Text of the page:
Background: In Tunisia, Cardiovascular Diseases are the leading causes of death (30%), 70% of those are coronary heart disease (CHD) deaths and population studies have demonstrated that major risk factor levels are increasing. Objective: To explain recent CHD trends in Tunisia between 1997 and...

  • Serum Levels of Monocyte Chemoattractant Protein-1 and All-Cause and Cardiovascular Mortality among Patients with Coronary Artery Disease. Ding, Ding; Su, Dongfang; Li, Xinrui; Li, Zhongxia; Wang, Yujie; Qiu, Jian; Lin, Puqing; Zhang, Yuan; Guo, Pi; Xia, Min; Li, Dan; Yang, Yan; Hu, Gang; Ling, Wenhua // PLoS ONE;Mar2015, Vol. 10 Issue 3, p1 

    Background: Monocyte chemoattractant protein-1 (MCP-1) is an important chemokine at multiple phases of atherosclerosis in animals, but human studies are few and inconsistent. The aim of this study is to investigate the association of serum MCP-1with all-cause and cardiovascular disease (CVD)...

  • Natriuretic Peptides and Cardiovascular Events. Konstam, Marvin A. // JAMA: Journal of the American Medical Association;1/10/2007, Vol. 297 Issue 2, p212 

    The article presents an editorial that discusses examining plasma levels of N-terminal fragment of the prohormone brain-type natriuretic peptide (NT-proBNP) to predict the occurrence of cardiovascular events in patients with cardiovascular disease. NT-proBNP is a product of brain-type...

  • BEAUTIFUL: no go for go slow with ivabradine?  // Heart;Jan2009, Vol. 95 Issue 2, p171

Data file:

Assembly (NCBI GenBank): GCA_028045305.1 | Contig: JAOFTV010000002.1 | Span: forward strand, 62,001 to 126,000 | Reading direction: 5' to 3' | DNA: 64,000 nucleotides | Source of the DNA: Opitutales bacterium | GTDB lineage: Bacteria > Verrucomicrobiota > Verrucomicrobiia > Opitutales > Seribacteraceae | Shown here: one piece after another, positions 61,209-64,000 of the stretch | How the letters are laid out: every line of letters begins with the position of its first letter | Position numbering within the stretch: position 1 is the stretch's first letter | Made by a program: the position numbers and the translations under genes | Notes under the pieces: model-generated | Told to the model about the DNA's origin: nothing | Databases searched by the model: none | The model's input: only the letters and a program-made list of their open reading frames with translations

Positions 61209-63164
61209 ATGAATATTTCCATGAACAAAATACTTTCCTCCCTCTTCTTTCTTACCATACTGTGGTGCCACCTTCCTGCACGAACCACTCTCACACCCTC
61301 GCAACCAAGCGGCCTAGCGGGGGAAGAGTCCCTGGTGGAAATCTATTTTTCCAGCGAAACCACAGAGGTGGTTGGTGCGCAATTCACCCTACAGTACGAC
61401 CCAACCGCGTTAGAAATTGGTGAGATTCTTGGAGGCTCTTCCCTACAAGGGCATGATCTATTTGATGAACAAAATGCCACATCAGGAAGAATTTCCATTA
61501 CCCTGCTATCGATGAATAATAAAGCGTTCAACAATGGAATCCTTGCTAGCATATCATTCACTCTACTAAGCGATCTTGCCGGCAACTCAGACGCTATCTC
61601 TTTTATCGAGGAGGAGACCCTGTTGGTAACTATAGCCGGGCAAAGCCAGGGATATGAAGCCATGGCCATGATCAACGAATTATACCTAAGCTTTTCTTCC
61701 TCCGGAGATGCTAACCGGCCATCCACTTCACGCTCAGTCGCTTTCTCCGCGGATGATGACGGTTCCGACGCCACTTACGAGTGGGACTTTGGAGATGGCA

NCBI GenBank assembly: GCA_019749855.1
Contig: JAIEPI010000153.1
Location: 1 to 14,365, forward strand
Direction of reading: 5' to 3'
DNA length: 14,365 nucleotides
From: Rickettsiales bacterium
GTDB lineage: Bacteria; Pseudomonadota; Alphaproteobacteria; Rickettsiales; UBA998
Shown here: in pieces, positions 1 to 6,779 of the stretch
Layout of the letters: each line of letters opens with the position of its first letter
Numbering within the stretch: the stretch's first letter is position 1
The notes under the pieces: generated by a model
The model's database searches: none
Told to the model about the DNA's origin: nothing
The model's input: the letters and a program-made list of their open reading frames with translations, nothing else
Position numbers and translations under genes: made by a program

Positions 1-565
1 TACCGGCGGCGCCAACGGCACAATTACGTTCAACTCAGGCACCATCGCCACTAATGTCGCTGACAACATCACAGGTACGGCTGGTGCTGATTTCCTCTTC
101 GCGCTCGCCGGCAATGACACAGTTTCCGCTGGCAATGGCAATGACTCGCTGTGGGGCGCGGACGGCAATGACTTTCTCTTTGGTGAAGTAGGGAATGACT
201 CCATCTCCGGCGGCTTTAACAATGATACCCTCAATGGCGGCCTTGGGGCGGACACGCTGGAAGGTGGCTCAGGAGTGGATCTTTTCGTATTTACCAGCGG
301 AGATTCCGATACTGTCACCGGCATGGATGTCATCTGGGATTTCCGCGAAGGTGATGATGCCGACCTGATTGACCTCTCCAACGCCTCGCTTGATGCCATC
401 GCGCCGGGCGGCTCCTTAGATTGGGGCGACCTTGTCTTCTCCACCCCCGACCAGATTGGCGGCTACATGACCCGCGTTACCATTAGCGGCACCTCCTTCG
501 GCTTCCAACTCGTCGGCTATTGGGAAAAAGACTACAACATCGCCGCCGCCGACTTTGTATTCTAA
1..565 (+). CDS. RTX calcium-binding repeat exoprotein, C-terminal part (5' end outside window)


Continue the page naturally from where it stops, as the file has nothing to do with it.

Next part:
The article discusses the effectiveness of ivabradine, a heart-rate-lowering agent, in preventing cardiovascular death and mortality in patients with coronary heart disease and impaired systolic function. A BEAUTIFUL (morBidity-mortality EvAlUaTion of the If inhibitor ivabradine in patients with...

  • Hyperglycemia and Mortality Among Patients With Coronary Artery Disease. Ding Ding; Jian Qiu; Xinrui Li; Dan Li; Min Xia; Zhongxia Li; Dongfang Su; Yujie Wang; Yuan Zhang; Jinxia Zhang; Xiaofei Lv; Yunjun Xiao; Gang Hu; Wenhua Ling // Diabetes Care;Feb2014, Vol. 37 Issue 2, p546 

    OBJECTIVE Known diabetes is an independent predictor for mortality in coronary artery disease (CAD) patients; however, whether other glucose abnormalities are associated with death risk in CAD patients is unclear. The goal of this study was to examine the association between different glucose...

  • Methods and feasibility of collecting occupational data for a large population-based cohort study in the United States: the reasons for geographic and racial differences in stroke study. MacDonald, Leslie A.; Pulley, LeaVonne; Hein, Misty J.; Howard, Virginia J. // BMC Public Health;2014, Vol. 14 Issue 1, p1 

    Background Coronary heart disease and stroke are major contributors to preventable mortality. Evidence links work conditions to these diseases; however, occupational data are perceived to be difficult to collect for large population-based cohorts. We report methodological details and the...

  • Dietary patterns and cardiovascular mortality in the Melbourne Collaborative Cohort Study.  // American Journal of Clinical Nutrition;Jul2007, Vol. 86 Issue 1, p221 

    The article discusses a study which investigates the relation between dietary patterns and mortality from cardiovascular disease (CVD) and ischemic heart disease (IHD) in ethnic population in Australia. Topics include identifying four dietary factors from a food-frequency questionnaire (FFQ),...

Share

Read the Article

Courtesy of THE LIBRARY OF VIRGINIA

Sorry, but this item is not currently available from your library.

Try another library?
Sign out of this library

Other Topics